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North East Lincolnshire Council (17 005 133)

Category : Children's care services > Fostering

Decision : Upheld

Decision date : 01 Mar 2018

The Ombudsman's final decision:

Summary: The Council was not at fault for recovering money overpaid to Mr C because of a Council error but it was at fault for doing so in a way which caused hardship and distress.

The complaint

  1. The Complainant, Mr C, claims that due to errors made by a Council social worker, Officer S, he received an overpayment of fostering allowance.

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The Ombudsman’s role and powers

  1. We investigate complaints of injustice caused by ‘maladministration’ and ‘service failure’. I have used the word ‘fault’ to refer to these. We cannot question whether a council’s decision is right or wrong simply because the complainant disagrees with it. We must consider whether there was fault in the way the decision was reached. (Local Government Act 1974, section 34(3), as amended)
  2. If we are satisfied with a council’s actions or proposed actions, we can complete our investigation and issue a decision statement. (Local Government Act 1974, section 30(1B) and 34H(i), as amended)

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How I considered this complaint

  1. I spoke to Mr C. I wrote a letter to the Council asking for further information. I considered the evidence provided by the Council and Mr C and the relevant law and guidance.
  2. I sent copies of my draft decision to Mr C and the Council and invited comments.

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What I found

  1. Mr C lives with his partner, Ms D, in a rented property in the Council’s area. Mr C’s brother, Mr F, is the father to two children by two different mothers, Ms M and Ms N. In 2015, due to personal difficulties, neither Mr F nor Ms M nor Ms N considered themselves able to look after their children.
  2. Mr C and Ms D agreed to look after both children, initially for a trial period. During this period, they were paid relative carers allowance of £126 per child (£252 a week total).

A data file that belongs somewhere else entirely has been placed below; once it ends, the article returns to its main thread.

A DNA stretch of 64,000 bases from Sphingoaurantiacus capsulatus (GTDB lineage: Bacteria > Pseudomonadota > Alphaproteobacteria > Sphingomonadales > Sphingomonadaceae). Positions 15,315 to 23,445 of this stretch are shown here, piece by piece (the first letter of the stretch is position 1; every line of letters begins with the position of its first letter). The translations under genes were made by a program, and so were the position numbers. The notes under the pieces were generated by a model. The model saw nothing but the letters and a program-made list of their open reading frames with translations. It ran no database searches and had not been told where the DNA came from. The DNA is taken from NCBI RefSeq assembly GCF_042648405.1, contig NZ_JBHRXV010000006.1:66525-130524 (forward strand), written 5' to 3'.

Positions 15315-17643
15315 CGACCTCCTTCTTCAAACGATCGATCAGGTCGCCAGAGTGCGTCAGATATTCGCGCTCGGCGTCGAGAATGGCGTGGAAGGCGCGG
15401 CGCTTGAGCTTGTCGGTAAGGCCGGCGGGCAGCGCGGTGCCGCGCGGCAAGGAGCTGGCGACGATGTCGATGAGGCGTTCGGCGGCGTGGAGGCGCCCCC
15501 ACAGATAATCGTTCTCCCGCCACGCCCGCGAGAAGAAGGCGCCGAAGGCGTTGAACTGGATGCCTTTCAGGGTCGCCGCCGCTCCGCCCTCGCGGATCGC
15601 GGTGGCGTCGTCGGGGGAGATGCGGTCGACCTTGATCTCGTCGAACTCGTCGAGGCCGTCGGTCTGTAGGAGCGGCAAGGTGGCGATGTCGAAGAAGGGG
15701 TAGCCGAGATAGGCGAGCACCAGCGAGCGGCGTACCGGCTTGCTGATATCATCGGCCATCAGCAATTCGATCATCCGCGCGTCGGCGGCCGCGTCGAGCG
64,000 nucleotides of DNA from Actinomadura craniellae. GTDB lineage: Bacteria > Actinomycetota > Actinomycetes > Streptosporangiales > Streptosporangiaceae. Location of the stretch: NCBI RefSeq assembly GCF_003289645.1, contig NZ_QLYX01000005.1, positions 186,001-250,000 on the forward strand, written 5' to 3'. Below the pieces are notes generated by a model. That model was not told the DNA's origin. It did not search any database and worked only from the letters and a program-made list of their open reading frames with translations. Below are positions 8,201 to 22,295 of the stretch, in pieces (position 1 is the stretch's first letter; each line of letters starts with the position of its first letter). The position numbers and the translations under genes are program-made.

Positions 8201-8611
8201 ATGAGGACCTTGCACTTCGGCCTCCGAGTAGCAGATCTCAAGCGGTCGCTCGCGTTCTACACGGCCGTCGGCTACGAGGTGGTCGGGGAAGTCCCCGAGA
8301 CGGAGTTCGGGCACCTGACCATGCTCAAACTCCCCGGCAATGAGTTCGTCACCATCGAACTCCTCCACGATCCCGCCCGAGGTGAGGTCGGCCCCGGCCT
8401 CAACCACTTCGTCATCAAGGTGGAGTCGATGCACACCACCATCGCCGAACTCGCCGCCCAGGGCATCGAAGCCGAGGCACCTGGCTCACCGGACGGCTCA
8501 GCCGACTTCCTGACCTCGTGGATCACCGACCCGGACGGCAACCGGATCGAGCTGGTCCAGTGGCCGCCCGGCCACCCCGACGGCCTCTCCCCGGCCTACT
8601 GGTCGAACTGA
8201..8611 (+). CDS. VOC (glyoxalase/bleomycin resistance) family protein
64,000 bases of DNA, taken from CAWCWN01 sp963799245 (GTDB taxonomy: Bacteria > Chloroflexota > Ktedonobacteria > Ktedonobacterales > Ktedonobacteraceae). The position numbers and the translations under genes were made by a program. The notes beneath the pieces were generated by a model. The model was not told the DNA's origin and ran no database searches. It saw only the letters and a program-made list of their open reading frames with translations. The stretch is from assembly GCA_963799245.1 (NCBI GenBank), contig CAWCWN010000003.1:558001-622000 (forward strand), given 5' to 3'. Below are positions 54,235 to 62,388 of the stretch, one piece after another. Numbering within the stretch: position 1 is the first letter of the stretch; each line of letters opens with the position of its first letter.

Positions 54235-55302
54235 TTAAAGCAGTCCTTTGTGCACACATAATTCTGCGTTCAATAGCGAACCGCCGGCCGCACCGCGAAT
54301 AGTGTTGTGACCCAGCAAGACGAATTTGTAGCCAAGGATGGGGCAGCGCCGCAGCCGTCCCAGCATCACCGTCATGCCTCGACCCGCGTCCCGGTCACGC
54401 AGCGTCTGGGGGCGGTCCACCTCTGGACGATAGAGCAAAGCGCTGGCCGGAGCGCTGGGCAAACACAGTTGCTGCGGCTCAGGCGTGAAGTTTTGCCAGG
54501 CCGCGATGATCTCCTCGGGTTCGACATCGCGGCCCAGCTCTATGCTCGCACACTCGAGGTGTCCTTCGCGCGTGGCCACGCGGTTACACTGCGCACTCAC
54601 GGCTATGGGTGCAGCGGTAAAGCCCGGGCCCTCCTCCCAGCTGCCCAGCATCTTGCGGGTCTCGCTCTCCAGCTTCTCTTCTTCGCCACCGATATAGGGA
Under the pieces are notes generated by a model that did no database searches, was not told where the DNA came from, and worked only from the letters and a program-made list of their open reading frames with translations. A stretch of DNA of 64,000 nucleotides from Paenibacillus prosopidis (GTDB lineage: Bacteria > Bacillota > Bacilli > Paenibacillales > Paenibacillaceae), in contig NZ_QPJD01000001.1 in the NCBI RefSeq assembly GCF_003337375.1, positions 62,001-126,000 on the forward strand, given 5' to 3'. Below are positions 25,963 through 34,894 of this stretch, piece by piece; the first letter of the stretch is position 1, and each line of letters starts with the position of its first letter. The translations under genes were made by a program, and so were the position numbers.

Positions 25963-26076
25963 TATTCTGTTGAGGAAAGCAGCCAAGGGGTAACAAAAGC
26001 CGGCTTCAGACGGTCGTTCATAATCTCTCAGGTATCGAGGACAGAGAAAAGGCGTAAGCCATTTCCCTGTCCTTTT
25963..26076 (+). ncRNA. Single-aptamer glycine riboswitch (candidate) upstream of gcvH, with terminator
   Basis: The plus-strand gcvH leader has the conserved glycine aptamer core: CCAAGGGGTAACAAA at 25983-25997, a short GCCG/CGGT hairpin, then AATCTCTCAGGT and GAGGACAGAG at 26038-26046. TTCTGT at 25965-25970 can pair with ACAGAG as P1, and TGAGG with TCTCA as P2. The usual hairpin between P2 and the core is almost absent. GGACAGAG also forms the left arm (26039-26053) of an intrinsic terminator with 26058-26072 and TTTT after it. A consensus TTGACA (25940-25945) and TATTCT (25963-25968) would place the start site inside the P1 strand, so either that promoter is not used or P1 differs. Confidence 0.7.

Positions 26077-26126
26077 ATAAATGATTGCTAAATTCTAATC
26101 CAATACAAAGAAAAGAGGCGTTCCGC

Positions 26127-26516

3. The initial trial period went well. The children thrived and Mr C and Ms D decided to formalise the arrangement by applying for a child arrangement order (CAO) with the Council’s agreement. The order was made by the court in February 2016.
  4. Once the CAO was in place, Mr C and Ms D were eligible to claim child tax credit and child benefit on the children’s behalf, which they did. This totalled £62.29 per child per week.
  5. Because of the CAO, they were no longer eligible for relative carers’ support allowance of £126 per child. They were now eligible for Child Arrangement Order Allowance of £63.71 per child per week instead. This, with child tax credit and child benefit, should have brought the total level of state funding to £126 a week per child, (the same as relative carers’ support).
  6. Officer S told Mr C that she would apply for CAO allowance on the couple’s behalf. She did not do so.
  7. The couple moved shortly after the order was made. Mr C says, after the move, they no longer received letters from the Council telling them what allowance they were receiving so they did not know they continued to receive relative carers allowance. He presumed that they were in receipt of CAO allowance.
  8. Mr C says that Officer S did not tell him that the CAO allowance would be less than relative carers allowance. Ms D told the Council, after the mistake came to light, that CAO allowance was less than relative carers allowance.